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The time for the object to move the distance r is t = r/v (19.5)

However, a light or radio wave emitted from P has to travel a shorter distance than one emitted from O before reaching the observer. The path from P to the observer is shorter than the path from O to the observer by a distance x. This means that a light wave emitted from P takes x/c less time to reach us than one emitted at O. Therefore, from the point of view of the observer, the apparent time, from O to P is ta for the object to travel v (dt)

Observer

be detected as the proper motion. The distances x and y traveled along these two directions are

Fig 19.12.

Superluminal expansion. (a) VLBA image of the radio jet 3C279, which shows apparent superluminal flows. Superluminal motion is shown in a 'movie' mosaic of five radio images made over seven years.The stationary core is the bright red spot to the left of each image.The observed location of the rightmost blue/green blob moved about 25 light years from 1991 to 1998, hence the changes appear to an observer to be faster than the speed of light, or 'superluminal'.The blue/green blob is part of a jet pointing within 2° to our line of sight, and moving at a speed of 0.997 times the speed of light. (b)The geometry of the problem.We measure a change in angular position d0 and relate that to a tangential velocity v by knowing the distance d. [(a) Ann Wehrle (Caltech/NASA/Wehrle, A. etal., Astrophys.J. Suppl., 133,297,2001]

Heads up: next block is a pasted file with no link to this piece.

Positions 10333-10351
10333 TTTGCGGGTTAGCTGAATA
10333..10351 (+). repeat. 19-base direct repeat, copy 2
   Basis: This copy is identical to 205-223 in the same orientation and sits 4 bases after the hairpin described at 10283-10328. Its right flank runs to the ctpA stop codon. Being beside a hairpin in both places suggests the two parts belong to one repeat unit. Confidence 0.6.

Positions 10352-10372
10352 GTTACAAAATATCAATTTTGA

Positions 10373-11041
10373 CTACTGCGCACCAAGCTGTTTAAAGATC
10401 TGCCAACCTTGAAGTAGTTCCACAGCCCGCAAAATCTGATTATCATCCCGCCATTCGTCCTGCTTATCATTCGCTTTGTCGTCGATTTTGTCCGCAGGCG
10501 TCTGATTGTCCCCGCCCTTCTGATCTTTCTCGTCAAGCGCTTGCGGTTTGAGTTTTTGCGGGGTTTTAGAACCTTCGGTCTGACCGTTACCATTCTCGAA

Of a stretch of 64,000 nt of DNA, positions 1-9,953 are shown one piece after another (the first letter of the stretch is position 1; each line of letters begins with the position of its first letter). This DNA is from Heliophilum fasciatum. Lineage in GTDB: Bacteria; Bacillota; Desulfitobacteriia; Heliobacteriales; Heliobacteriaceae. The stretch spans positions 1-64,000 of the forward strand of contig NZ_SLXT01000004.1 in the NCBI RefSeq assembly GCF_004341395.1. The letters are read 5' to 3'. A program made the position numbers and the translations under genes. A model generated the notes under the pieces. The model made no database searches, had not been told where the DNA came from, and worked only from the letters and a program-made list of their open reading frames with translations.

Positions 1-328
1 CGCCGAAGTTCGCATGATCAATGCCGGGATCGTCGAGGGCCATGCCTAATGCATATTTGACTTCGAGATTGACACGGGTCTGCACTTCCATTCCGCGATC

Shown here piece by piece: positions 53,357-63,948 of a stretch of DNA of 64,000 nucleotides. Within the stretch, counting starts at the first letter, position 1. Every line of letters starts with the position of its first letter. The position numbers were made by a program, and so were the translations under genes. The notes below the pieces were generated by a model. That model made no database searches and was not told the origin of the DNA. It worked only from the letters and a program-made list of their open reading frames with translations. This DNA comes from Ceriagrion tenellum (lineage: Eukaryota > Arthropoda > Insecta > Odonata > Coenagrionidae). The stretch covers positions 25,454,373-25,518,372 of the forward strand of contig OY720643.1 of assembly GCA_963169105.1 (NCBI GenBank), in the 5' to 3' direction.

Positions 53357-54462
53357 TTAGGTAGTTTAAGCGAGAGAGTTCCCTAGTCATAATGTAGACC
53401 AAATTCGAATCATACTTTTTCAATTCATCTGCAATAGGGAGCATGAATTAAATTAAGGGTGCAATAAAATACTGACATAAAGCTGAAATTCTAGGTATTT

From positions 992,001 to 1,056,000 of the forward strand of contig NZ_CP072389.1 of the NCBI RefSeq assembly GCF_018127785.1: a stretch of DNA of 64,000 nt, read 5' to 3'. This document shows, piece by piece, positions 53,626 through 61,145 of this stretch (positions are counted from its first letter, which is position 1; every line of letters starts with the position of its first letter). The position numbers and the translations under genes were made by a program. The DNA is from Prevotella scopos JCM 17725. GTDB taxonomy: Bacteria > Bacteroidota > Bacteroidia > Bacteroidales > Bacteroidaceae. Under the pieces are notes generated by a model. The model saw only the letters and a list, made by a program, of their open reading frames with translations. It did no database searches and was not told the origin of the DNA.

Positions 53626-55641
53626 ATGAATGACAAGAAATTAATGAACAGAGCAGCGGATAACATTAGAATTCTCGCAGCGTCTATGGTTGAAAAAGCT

Substituting from equations (19.4) and (19.5), (19.4) we have tapp = (r/v) - (r/c) cos 0 = (r/v) (1 - ß cos 0)

where we have set p = v/c. The apparent velocity across the sky, vapp, is then

Vapp t lapp r sin 0

Eliminating r gives v sin 0

0 0

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